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Thyroid Function in Pregnancy and Its Influences on Maternal and Fetal Outcomes


1 Shiraz Endocrinology and Metabolism Research Center, Shiraz University of Medical Sciences, Shiraz, IR Iran
2 Department of Midwifery, Islamic Azad University, Estahban Branch, Estahban, IR Iran
3 Shiraz Infertility Research Center, Shiraz University of Medical Sciences, Shiraz, IR Iran
*Corresponding author: Marzieh Bakhshayeshkaram, Shiraz Endocrinology and Metabolism Research Center, Shiraz University of Medical Sciences, Shiraz, IR Iran, Tel: +98-7116473096, Fax: +98-7116473096, E-mail:; Mohammad Hossein Dabbaghmanesh, Endocrinology and Metabolism Research Center, Nemazee Hospital, Shiraz, IR Iran. Tel: +98-7116473096, Fax: +98-7116473096,, E-mail: nahendo2@sums.ac.ir.
International Journal of Endocrinology and Metabolism. 12(4): e19378 , DOI: 10.5812/ijem.19378
Article Type: Research Article; Received: Apr 13, 2014; Revised: Jul 13, 2014; Accepted: Aug 3, 2014; epub: Oct 1, 2014; collection: Oct 2014

Abstract


Background: Maternal thyroid function alters during pregnancy. Inadequate adaptation to these changes results in thyroid dysfunction and pregnancy complications.

Objectives: This prospective study aimed to evaluate the prevalence of thyroid diseases in pregnancy and its outcomes in south of Iran.

Materials and Methods: This prospective study was conducted on 600 healthy singleton pregnant women who aged 18 to 35 years old at 15 to 28 weeks of gestation. We investigated the prevalence of thyroid dysfunctions in women. Multivariate analysis was performed to determine the effect thyroid dysfunction on obstetric and neonatal outcome.

Results: Thyroid stimulating hormone (TSH) levels of 0.51, 1.18, 1.68, 2.4, and 4.9 mIU/L were at 2.5th, 25th, 50th, 75th, and 97.5th percentile in our population. The prevalence of clinical hypothyroidism, subclinical hypothyroidism, overt hyperthyroidism, and subclinical hyperthyroidism in all pregnant women was 2.4%, 11.3%, 1.2%, and 0.3%, respectively. In addition, 1.4% of patients had isolated hypothyroxinemia. Clinical hypothyroidism was associated with increased risk of preterm delivery (P = 0.045). Subclinical hypothyroidism had a significant association with intrauterine growth restriction (IUGR) (P = 0.028) as well as low Apgar score at first minute (P = 0.022). Maternal hyperthyroidism was associated with IUGR (P = 0.048).

Conclusions: We revealed that thyroid dysfunction during pregnancy was associated with IUGR and low Apgar score even in subclinical forms. Further studies are required to determine whether early diagnosis and treatment of thyroid diseases, even in subclinical form, can prevent their adverse effect on fetus.

Keywords: UGR; Fetal Growth Retardation; Thyroid Dysfunction; Thyroid Disease

1. Background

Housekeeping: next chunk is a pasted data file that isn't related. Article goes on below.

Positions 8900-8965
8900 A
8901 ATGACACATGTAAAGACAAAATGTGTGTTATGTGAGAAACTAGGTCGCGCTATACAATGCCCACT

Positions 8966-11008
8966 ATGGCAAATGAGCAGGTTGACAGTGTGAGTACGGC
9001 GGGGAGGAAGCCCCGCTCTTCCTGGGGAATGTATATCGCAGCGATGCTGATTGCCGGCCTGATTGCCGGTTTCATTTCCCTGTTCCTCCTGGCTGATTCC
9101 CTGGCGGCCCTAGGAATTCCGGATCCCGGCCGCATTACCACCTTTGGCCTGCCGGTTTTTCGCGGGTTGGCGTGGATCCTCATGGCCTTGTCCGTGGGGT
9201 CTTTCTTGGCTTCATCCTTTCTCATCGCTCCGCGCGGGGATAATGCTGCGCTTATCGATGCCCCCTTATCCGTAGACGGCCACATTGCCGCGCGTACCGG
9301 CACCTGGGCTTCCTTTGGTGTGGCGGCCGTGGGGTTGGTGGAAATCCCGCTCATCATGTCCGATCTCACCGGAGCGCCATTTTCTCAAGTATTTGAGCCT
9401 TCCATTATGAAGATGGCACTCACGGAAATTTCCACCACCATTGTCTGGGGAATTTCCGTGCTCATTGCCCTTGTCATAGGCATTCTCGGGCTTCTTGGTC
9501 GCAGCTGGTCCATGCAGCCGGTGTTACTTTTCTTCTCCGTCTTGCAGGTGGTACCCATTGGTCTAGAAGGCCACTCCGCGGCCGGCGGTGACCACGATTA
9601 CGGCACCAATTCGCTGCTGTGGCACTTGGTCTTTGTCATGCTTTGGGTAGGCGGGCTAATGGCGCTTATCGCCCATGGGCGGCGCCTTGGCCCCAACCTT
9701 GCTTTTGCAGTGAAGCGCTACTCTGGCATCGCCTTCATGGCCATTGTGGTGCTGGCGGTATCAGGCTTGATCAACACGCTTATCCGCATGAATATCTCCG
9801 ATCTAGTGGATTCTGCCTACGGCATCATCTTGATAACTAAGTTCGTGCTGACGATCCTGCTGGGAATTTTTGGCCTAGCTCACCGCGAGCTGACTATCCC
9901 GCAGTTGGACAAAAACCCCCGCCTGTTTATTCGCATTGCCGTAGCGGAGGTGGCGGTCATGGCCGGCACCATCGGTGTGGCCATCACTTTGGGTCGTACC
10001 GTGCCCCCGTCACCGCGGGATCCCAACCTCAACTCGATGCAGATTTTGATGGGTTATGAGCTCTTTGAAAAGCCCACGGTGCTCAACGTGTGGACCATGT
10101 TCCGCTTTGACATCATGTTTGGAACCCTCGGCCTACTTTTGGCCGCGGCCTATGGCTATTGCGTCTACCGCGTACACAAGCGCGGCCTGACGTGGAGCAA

Maternal thyroid function changes during pregnancy and inadequate adaptation to these changes results in thyroid dysfunction (1, 2). Some of these alterations in thyroid function occur due to increased thyroid hormone-binding globulin (TBG) concentration, increased iodine clearance in the kidneys, and thyrotrophic effect of human chorionic gonadotropin (HCG) (3, 4). In previous studies, the prevalence of overt hypothyroidism was 1% to 1.5%, (1-9) and prevalence of subclinical hypothyroidism was 5% to 8% (8, 10). The main pregnancy complications of hypothyroidism were anemia, preeclampsia, prematurity, low-birth weight (LBW), fetal distress in labor, fetal death, and congenital hypothyroidism, and neurocognitive deficits in children. Subclinical hypothyroidism might be associated with preterm delivery and low Apgar score (1-3, 11, 12). Overt hyperthyroidism and subclinical hyperthyroidism affects about 0.2% to 0.8% and 0.4% to 1% of pregnancies, respectively (1-3, 13). Maternal hyperthyroidism may cause preterm delivery, intrauterine growth restriction (IUGR), and neonatal thyrotoxicosis (1-3, 14). According to the last published guidelines on 2012 for the management of thyroid dysfunction during pregnancy and postpartum, "Universal screening of healthy women for thyroid dysfunction before pregnancy is not recommended" and "The committee could not reach agreement with regard to screening recommendations for all newly pregnant women." Increased knowledge about the interaction between the thyroid and pregnancy has changed our view about the definition and diagnosis of thyroid dysfunction in pregnancy (15-18); for example, we have recently found that thyroid stimulating hormone (TSH) level of 2.5 mIU/L in the first trimester has been accepted as the upper limit of normal range (15). This fact has an important implication in interpretation of the previous literature as well as a critical effect on diagnosis of clinical hypothyroidism. Considering these changes, the American thyroid association has published a new guideline in 2011 for an accurate diagnosis and management of thyroid disease in pregnancy. This guideline determined the normal limits of TSH in the second trimester as 0.2 to 3 mIU/L and free thyroxin (FT4) as 12 to 30 pmol/L (15). Subsequent to these changes in definition of thyroid diseases in pregnancy, it is necessary to reevaluate the accurate prevalence of thyroid diseases in pregnancy and their mentioned effects in previous studies (1-3, 12-14).